With restorative farming, farmers strive to increase soil carbon storage. This is possible through minimal plowing, different crop rotation and green manure cultivation. The technology is very promising. According to a much-cited report from Britain’s Rodale Institute, it offsets all human greenhouse gas emissions, the multinational Nestlé food company that wants to invest $ 1 billion in it in the coming years, and Alpro is committed to that.
In Flanders, farmer Bram Bombeek, a former N-VA spokesperson, is putting livestock on the map. Scientists from KU Leuven are starting to measure the carbon content in the grasslands there, and they will be replicating that at regular intervals. “The goal is to find out how quickly and deeply carbon accumulates,” says biologist Olivier Hounay (University of Leuven). “For example, we want to investigate if there is such a thing as a” neutral carbon steak, “as some claim.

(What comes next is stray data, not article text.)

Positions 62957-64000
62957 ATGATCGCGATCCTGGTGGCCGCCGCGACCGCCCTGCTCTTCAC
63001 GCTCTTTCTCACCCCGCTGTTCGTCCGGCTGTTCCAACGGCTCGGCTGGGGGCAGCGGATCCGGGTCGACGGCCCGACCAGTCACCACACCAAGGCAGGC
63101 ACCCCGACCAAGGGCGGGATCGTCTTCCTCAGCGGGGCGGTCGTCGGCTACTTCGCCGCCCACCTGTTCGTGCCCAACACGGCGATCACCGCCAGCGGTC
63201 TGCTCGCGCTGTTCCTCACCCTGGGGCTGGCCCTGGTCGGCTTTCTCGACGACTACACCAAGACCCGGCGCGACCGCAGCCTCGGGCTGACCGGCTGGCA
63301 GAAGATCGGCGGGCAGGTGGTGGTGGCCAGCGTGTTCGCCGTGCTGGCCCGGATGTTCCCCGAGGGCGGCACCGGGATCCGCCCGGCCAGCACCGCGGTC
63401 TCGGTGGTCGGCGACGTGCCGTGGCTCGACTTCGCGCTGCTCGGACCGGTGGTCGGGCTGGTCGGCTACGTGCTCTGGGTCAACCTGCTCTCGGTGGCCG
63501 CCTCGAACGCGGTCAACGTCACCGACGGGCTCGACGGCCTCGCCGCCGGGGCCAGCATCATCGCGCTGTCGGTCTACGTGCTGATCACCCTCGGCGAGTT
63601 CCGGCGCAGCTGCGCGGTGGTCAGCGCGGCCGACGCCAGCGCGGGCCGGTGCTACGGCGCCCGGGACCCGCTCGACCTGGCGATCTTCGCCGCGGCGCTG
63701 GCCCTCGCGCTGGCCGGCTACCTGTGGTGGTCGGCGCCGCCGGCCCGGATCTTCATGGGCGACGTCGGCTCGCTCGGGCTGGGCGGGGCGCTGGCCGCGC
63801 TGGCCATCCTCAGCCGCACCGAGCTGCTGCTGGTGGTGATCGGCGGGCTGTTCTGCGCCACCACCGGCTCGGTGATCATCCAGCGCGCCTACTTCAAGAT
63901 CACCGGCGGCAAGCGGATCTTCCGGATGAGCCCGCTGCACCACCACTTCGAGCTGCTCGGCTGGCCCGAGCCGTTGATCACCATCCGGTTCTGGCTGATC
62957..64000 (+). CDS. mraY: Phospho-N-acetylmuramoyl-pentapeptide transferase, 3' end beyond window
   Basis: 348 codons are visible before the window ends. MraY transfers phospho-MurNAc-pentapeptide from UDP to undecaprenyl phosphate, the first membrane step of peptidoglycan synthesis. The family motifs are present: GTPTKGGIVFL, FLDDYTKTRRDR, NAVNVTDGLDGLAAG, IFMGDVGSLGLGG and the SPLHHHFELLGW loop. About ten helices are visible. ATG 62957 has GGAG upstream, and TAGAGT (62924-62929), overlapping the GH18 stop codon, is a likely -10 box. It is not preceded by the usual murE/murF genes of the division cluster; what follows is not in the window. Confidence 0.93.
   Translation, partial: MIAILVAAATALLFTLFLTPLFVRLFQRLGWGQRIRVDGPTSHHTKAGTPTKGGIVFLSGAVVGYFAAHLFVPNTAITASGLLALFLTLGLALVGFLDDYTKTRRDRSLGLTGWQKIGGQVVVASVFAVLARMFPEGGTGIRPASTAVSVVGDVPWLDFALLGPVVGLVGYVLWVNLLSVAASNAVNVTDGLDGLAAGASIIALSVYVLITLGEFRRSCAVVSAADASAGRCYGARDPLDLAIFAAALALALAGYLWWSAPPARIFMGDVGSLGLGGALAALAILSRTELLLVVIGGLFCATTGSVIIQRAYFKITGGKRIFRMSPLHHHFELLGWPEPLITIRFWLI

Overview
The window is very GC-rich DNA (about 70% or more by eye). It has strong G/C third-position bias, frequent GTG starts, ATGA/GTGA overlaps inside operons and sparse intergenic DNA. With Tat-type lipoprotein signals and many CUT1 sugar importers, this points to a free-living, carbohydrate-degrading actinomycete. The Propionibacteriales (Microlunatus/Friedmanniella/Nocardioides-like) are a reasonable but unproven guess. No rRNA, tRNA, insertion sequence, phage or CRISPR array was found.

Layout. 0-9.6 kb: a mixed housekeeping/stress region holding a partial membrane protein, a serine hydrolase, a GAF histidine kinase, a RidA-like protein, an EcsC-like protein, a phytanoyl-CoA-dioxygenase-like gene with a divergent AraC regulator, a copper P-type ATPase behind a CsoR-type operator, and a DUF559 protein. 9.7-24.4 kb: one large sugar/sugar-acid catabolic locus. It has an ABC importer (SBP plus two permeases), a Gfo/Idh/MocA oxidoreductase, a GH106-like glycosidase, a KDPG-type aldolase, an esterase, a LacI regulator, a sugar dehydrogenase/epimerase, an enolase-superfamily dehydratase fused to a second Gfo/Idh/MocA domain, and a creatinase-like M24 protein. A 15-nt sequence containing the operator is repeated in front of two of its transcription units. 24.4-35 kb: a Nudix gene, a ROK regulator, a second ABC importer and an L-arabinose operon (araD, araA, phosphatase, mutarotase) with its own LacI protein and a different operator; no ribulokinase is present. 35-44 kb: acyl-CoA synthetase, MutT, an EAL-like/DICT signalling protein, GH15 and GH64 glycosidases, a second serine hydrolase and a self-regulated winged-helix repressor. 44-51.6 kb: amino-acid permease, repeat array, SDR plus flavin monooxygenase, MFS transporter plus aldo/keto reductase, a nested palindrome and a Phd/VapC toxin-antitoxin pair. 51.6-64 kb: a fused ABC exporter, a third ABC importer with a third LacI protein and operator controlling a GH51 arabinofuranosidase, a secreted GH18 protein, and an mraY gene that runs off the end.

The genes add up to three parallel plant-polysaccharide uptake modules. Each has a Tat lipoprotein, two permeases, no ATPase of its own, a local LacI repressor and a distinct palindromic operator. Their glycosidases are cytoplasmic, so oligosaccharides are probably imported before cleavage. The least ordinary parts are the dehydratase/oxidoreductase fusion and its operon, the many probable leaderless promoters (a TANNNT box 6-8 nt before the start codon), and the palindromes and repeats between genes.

In a report, scholars from the University of Oxford, among others, tempered enthusiasm. Solid research on carbon storage in pastures is scarce, and results are conflicting. Positive results in one place cannot simply be generalized. In the best case scenario, storage offsets a portion of the emissions from livestock farming. According to the researchers, the overly ambitious claims are unjustified. “The contribution that sub-grassland carbon storage can make to climate mitigation appears to be very small, even under optimistic assumptions.”
Rensky Hijbeck (University of Wageningen) adds that the carbon content in fields is always lower than under natural vegetation. “Simply because you are simply removing biomass from planting.” Pastures that are never plowed also do well. Hijbek and her colleagues concluded that the most effective way to store carbon in the land is to avoid nature to make room for more farmland and turn fields into grassland or nature.
You can read the full article in this month’s Eos magazine, which can be ordered online at tijdschriftenwinkel.be
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